Ehrenthal DB, Jiang X, Strobino DM. Labor induction and the risk of caesarean delivery among nulliparous women at term. Obstet Gynecol. 2010;116:35–42.

    Article  Google Scholar 

  18. 18.

    Hu HT, Xu JJ, Lin J, Li C, Wu YT, Sheng JZ, et al. Association between first caesarean delivery and adverse outcomes in subsequent pregnancy: a retrospective cohort study. BMC Pregnancy Childbirth. 2018;18(1):273.

    Article  Google Scholar 

  19. 19.

    Kennare R, Tucker G, Heard A, Chan A. Risks of adverse outcomes in the next birth after a first cesarean delivery. Obstet Gynecol. 2007;109(2):270–6.

    Article  Google Scholar 

  20. 20.

    Kamath BD, Todd JK, Glazner EJ, Lezotte D, Lynch AM. Neonatal outcomes after elective cesarean delivery. Obstet Gynecol. 2009;113(6):1231–8.

    Article  Google Scholar 

  21. 21.

    Mahande JM, Daltveit AK, Mmbaga BT, Obure J, Masenga G, Manongi R, Lie RT. Recurrence of perinatal death in northern Tanzania: a registry-based study. BMC Pregnancy Childbirth. 2013;13:166.

    Article  Google Scholar 

  22. 22.

    Woubishet G, Girma W, Tseadu F, Wolde M. Outcome of induction and associated factors among term and post-term mothers managed at Jimma University specialized hospital: a two years’ retrospective analysis. Ethiop J Health Sci. 2004;26:123–32.

    Google Scholar 

  23. 23.

    Nuthalapaty FS, Rouse DJ, Owen J. The association of maternal weight with cesarean risk, labor duration, and cervical dilation rate during labor induction. Am Coll Obstet Gynecol. 2004;103:452–6.

    Google Scholar 

  24. 24.

    Hurissa BF, Geta M, Belachew T. Prevalence of failed induction of labor and associated factors among women delivered in Hawassa public health facilities, Ethiopia. Women’s Health Care. 2015;4:5.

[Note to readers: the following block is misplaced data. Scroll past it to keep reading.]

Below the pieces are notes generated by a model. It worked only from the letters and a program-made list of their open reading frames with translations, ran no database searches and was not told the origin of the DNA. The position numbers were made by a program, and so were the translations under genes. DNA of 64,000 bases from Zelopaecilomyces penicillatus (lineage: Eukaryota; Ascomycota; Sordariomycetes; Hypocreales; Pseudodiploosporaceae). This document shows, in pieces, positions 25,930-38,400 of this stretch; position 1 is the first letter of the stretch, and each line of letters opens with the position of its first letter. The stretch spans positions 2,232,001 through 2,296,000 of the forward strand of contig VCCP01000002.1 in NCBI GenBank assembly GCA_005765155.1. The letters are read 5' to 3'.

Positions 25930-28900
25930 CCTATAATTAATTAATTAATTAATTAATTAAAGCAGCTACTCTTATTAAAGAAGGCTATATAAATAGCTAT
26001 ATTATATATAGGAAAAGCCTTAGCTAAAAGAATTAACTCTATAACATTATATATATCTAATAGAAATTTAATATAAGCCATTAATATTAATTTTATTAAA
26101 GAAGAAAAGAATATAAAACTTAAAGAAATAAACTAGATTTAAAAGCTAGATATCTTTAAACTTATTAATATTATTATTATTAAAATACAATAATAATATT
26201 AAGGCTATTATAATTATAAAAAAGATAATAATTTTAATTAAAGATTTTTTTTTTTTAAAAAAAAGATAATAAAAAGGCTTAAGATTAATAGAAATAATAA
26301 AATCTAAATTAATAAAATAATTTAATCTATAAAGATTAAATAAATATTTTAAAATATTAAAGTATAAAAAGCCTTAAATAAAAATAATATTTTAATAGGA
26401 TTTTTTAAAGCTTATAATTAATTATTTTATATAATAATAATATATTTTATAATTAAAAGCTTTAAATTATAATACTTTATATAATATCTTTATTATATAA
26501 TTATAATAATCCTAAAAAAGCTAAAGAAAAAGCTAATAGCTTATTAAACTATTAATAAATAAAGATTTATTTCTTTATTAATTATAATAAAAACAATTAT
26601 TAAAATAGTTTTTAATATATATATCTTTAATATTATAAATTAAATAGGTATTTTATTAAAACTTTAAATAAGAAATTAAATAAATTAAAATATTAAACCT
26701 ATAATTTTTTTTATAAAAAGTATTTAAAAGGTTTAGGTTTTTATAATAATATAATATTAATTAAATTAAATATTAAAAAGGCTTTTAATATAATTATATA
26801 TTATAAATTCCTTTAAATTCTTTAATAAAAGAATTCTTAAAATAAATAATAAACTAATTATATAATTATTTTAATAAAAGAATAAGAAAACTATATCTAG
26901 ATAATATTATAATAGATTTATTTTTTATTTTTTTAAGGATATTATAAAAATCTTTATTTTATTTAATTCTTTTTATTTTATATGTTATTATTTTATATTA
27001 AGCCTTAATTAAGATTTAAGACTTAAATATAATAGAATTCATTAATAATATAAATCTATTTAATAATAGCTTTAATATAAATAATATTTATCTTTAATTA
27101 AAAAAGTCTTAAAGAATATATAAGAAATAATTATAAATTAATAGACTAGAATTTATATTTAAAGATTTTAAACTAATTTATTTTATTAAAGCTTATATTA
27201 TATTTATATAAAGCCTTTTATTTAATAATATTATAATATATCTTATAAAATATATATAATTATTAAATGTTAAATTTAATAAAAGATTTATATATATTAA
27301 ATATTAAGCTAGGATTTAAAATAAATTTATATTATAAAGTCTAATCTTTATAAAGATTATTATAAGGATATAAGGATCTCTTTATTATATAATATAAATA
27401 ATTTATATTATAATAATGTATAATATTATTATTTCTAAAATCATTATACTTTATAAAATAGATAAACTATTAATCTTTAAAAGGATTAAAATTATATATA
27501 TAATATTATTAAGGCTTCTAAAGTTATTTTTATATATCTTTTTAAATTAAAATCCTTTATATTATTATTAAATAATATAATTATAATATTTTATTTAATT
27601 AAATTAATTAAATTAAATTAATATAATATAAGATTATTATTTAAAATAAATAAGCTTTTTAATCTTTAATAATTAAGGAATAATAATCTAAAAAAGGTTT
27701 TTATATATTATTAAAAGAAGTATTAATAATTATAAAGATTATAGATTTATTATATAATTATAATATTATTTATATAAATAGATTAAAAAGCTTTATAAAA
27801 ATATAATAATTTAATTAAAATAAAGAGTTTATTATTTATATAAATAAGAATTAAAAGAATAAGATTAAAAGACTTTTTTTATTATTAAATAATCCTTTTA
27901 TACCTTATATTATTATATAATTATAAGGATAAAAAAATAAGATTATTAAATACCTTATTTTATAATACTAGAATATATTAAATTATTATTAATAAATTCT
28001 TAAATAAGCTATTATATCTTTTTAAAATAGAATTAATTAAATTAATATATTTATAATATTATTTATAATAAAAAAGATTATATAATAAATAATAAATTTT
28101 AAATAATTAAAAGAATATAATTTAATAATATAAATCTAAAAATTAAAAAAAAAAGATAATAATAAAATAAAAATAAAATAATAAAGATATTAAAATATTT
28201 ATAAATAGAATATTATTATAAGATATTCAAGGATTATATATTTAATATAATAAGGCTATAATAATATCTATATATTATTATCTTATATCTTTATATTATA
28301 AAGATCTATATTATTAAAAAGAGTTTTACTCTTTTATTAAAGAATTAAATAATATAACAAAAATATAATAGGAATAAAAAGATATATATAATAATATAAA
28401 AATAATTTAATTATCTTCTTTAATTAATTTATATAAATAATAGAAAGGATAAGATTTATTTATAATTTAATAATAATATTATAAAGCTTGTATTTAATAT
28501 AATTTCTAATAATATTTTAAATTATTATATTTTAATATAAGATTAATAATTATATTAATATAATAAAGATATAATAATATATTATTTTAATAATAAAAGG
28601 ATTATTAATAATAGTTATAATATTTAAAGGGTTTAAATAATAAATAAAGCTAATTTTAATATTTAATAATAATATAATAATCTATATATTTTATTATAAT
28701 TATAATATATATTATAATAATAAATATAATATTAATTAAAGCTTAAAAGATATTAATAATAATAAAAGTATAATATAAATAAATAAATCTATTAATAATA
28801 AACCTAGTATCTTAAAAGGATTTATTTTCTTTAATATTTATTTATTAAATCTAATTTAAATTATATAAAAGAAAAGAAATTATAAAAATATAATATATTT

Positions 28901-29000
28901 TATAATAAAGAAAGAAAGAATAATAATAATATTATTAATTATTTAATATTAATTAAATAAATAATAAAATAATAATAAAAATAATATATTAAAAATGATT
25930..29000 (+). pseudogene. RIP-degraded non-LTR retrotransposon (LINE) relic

Google Scholar 

  25. 25.

    Rayburn WF, Zhang J. Rising rates of labor induction: present concerns and future strategies. Am Coll Obstet Gynecol. 2002;100:164–7.

    Google Scholar 

  26. 26.

    Rayamajhi R, Karki C, Shrestha N, Padhye S. Indications for labour induction and predictors for failed induction at KMCTH. Kathmandu Univ Med J. 2009;7:21–5.

    CAS  Article  Google Scholar 

  27. 27.

    Vrouenraets FP, Roumen FJ, Dehing CJ, Van den Akker ES, Aarts MJ, Scheve EJ. Bishop score and risk of cesarian delivery after induction of labor in nulliparous women. Am J Obstet Gynecol. 2005;105:690–7.

    Article  Google Scholar 

  28. 28.

    Caughey AB, Stotland NE, Washington AE, Escobar GJ. Maternal and obstetric complications of pregnancy are associated with increasing gestational age at term. Am Coll Obstet Gynecol. 2007;196:155.e1–6.

    Article  Google Scholar 

  29. 29.

    Neiger R. Fetal macrosomia in diabetic patients. Clin Obstet Gynecol. 1992;35:138–50.

    CAS  Article  Google Scholar 

  30. 30.

    Sheiner E, Levy A, Menes TS, Silverberg D, Katz M, Mazor M. Pediatr Perinat Epidemiol. 2004;18(3):196–201.

    Article  Google Scholar 

  31. 31.

    Roos N, Sahlin L, Ekman-Ordeberg G, Kieler H, Stephansson O. Maternal risk factors for postterm pregnancy and cesarean delivery following labor induction. Acta Obstet Gynecol Scand. 2010;89(8):1003–10.

    Article  Google Scholar 

  32. 32.

    Arrowsmith S, Wray S, Quenby S. Maternal obesity and labour complications following induction of labour in prolonged pregnancy. BJOG. 2011;118(5):578–88.

    CAS  Article  Google Scholar 

  33. 33.

    Roos N, Sahlin L, Ekman-ordeberg G, Keiler H, Stephansson O. Maternal risk factors for postterm pregnancy and cesarean delivery following labor induction. Acta Obstet Gynecol. 2010;89:1003–10.

    Article  Google Scholar 

  34. 34.

    Nesbitt TS, Gilbert WM, Herrchen B. Shoulder dystocia and associated risk factors with macrosomic infants born in California. Am J Obstet Gynecol. 1998;179:476–80.

    CAS  Article  Google Scholar 

  35. 35.

    Rand L, Robinson JN, Economy KE, Norwitz ER. Post-term induction of labor revisited. Obstet Gynecol. 2000;96:779.

    CAS  PubMed  Google Scholar 

  36. 36.

    Williams MC, Krammer J, O’Brien WF. The value of the cervical score in predicting successful outcome of labor induction. Obstet Gynecol. 1990;90:784–9.